A brief history of Bitcoin

Bitcoin History

Bitcoin has played a huge role in the cryptoworld so far. It is playing a huge role in the finance world right now. Regardless of the fractions that may be forming within the cryptworld, one thing is undisputed. That is the value that blockchain technology is bringing with it. Bitcoin can be thanked for that.

With it’s popularity ever increasing there was once a stage where hardly anyone knew what it was. Those that had heard of it just thought it was some sort of ponzi or money laundering scheme. Yet that was only a few years ago. Some would still argue that it still is. But with exponential increases in value over time it has become a contender as an elite financial instrument.

We take a look at it’s birth, it’s victories, and it’s roller coaster rides to understand what Bitcoin really is. So regardless of how Bitcoin will do in the future, this serves as a tribute to one of the most disrupting technologies of our time.

Satoshi Nakamoto, who’s identify has been never confirmed, is known to be the pioneer of bitcoin. Releasing his first paper ‘Bitcoin- A Peer to Peer Electronic Cash System’ was posted online in the January of 2009.

Bitcoin had actually gone live earlier, with the first Bitcoin ever mined in August 2008.

Cryptographic or virtual currency wasn’t new by any means in 2008. The work has been attempted by several mathematicians and engineers up to date. Bitcoin however managed to solve several problems that predecessors had faced. Double spending was one these problems that bitcoin solved: essentially bitcoin removed the need of a single, central third party to verify a transaction.

Over the next few months, the community which involved engineers, mathematicians, fans, and entrepreneurs, started to gather around the technology. It wasn’t long before collective thoughts started to quickly improve on the original protocol.

One person from this community, Hal Finney, was a key participant in this community. Known to be the second person, after Satoshi, to have mined the first ever bitcoins.

“When Satoshi announced the first release of the software, I grabbed it right away. I think I was the first person besides Satoshi to run bitcoin.” – Hal Finney on Bitcointalk

Hal saw bitcoin as a fascination. The theory behind it excited him and he know bitcoin would be a fundamental shift in the economy paradigm.

His involvement in the project continued right till the day he passed away in 2014. Although this involvement was greatly appreciated Finney points all credit to the whole community and the players who helped build the foundations. Most of the earlier community were in it for the theory that bitcoin stood upon. The community was in it for what bitcoin really was and not for the profits (profits they couldn’t even fathom).


“And of course the price gyrations of bitcoins are entertaining to me. I have skin in the game. But I came by my bitcoins through luck, with little credit to me. I lived through the crash of 2011.” Hal Finney – Bitcointalk


Given the steady increase in price and demand, bitcoin wasn’t without its flaws. Several bugs in the protocol created issues for the currency and the community. One major one was in August 2010 when a major vulnerability was exploited and over 185 billion bitcoins were generated in one transaction then sent to two addresses on the network. The community swiftly forked the chain to an updated version of bitcoin so that those transactions were made obsolete.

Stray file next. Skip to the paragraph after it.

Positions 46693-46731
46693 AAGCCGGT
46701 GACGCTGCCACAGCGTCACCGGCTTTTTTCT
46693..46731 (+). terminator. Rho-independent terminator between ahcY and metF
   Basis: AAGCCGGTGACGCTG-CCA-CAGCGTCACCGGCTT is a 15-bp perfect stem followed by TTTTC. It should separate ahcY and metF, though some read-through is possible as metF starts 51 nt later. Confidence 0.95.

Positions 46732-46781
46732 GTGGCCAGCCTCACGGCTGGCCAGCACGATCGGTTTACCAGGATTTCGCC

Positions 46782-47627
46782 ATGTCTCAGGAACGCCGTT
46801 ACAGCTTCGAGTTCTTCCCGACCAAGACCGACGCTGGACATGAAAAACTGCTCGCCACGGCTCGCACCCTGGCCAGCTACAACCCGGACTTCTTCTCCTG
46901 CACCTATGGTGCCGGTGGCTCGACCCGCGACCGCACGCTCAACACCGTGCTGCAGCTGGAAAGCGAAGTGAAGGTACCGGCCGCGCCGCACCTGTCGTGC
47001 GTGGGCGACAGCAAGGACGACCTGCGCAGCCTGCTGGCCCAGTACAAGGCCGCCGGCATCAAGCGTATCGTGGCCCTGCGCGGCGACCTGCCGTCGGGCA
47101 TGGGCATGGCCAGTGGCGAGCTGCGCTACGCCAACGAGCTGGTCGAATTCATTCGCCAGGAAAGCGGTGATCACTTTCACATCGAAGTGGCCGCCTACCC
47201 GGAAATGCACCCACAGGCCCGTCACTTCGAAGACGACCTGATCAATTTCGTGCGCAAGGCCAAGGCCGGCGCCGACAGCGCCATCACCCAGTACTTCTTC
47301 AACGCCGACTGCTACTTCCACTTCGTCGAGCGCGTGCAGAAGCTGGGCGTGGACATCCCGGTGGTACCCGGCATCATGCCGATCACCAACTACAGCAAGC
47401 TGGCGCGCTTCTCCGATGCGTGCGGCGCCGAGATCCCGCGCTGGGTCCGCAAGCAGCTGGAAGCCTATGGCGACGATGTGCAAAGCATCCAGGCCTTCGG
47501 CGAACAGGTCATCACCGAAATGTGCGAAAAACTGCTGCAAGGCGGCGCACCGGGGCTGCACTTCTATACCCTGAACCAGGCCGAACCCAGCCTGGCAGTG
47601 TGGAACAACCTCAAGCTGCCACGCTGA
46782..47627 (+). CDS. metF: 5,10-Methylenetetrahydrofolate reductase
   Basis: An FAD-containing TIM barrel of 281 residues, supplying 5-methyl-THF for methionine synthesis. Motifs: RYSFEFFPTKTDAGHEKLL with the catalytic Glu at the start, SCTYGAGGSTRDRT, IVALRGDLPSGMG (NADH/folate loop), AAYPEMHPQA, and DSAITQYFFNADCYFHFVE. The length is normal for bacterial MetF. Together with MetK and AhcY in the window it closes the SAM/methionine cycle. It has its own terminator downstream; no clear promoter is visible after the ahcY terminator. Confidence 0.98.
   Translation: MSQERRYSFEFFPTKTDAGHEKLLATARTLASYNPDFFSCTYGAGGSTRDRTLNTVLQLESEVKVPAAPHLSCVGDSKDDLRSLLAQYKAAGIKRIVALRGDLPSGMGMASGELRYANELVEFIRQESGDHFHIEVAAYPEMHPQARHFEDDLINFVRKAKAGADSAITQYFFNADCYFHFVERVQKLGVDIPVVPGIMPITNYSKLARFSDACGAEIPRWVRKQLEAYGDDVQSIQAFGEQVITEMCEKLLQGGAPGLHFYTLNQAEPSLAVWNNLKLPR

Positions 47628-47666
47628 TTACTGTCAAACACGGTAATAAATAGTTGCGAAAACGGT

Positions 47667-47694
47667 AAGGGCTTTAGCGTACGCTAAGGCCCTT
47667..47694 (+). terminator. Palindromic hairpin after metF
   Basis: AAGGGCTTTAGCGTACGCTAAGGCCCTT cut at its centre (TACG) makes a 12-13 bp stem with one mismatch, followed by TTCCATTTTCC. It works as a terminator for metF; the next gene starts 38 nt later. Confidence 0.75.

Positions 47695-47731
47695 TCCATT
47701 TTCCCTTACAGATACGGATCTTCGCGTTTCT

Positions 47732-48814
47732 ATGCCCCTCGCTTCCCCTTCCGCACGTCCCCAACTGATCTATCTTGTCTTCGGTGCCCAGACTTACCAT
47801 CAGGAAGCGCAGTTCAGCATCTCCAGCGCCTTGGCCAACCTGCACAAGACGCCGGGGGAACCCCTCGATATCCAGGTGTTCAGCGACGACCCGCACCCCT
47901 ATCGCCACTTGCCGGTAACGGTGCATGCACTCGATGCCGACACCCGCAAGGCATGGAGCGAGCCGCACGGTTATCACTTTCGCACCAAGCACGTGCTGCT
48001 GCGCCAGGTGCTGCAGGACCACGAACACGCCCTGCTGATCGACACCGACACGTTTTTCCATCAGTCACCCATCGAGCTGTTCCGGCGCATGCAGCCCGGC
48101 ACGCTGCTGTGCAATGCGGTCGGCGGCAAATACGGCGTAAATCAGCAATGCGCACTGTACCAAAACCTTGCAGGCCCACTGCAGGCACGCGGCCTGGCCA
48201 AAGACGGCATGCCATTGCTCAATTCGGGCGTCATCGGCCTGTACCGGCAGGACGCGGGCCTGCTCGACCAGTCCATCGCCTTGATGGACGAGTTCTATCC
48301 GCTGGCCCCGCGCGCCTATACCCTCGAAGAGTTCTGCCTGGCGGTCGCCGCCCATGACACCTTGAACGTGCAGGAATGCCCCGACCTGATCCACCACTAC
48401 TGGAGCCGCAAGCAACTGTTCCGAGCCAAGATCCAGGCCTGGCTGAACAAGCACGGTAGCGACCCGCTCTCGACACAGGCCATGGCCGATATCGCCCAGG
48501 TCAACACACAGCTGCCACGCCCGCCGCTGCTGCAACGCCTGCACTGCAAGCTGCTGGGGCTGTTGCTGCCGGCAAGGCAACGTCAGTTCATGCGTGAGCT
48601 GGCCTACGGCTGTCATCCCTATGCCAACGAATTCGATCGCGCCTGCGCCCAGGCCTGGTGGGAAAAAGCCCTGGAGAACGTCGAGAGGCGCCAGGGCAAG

The bitcoin protocol has been a continuous work in progress. Upgrades were made constantly by the community, still are, and can be expected well into the future.

Bitcoin may have had its fair share of flaws. But it was the transaction system that we were using everyday that was truly flawed according to Satoshi.

“Commerce on the Internet has come to rely almost exclusively on financial institutions serving as trusted third parties to process electronic payments. While the system works well enough for most transactions, it still suffers from the inherent weaknesses of the trust based mode”-

Not only this, but it is apparent that bitcoin’s purpose was deeper than just being a day-to-day currency. The first block created in January 2009 also came with the message “The Times 03/Jan/2009 Chancellor on brink of second bailout for banks“. This refers to the instability caused by fractional-reserve banking, which Satoshi was hoping would cease to exist through the decentralised bitcoin.

But could bitcoin actually compete? After all, it wasn’t competing against other products. It was competing against huge political forces, governments, and existing economies that were being manipulated for personal gains! Hindsight gives us the answers. But significant events occurred in bitcoin’s history that have helped increase it’s usage and popularity.

The simple but famous 10,000 BTC pizza is a good example of this popularity. Worth approximately $40 in bitcoin in 2010, a user on Bitcointalk forum offered to pay for a pizza delivered to him for 10,000 bitcoins.


Brief history of bitcoin- 1000BTC pizza


The 10,000BTC pizza shows the beauty of what bitcoin was designed to be. But we are not used to this deflationary currency- what bitcoin was, in part, designed to be. It almost seems abnormal. Those 10,000BTC are approximately $200,000,000 dollars at the time of writing this article- this is not expected from currency or from what we are used to- indeed a very expensive pizza.

But if some wild predictions do come to fruition, that means the same 10,000 BTC used to purchase the pizza will be equivalent to $1 billion dollars some day. Pretty wild isn’t it? Well people thought $20,000 dollars for bitcoin was wild too.

In contrast though $40USD fiat in the future will only let us buy 1 slice of pizza, maybe even less if you forward  few more years. Such is the nature of inflation and a currency that has an eroding value.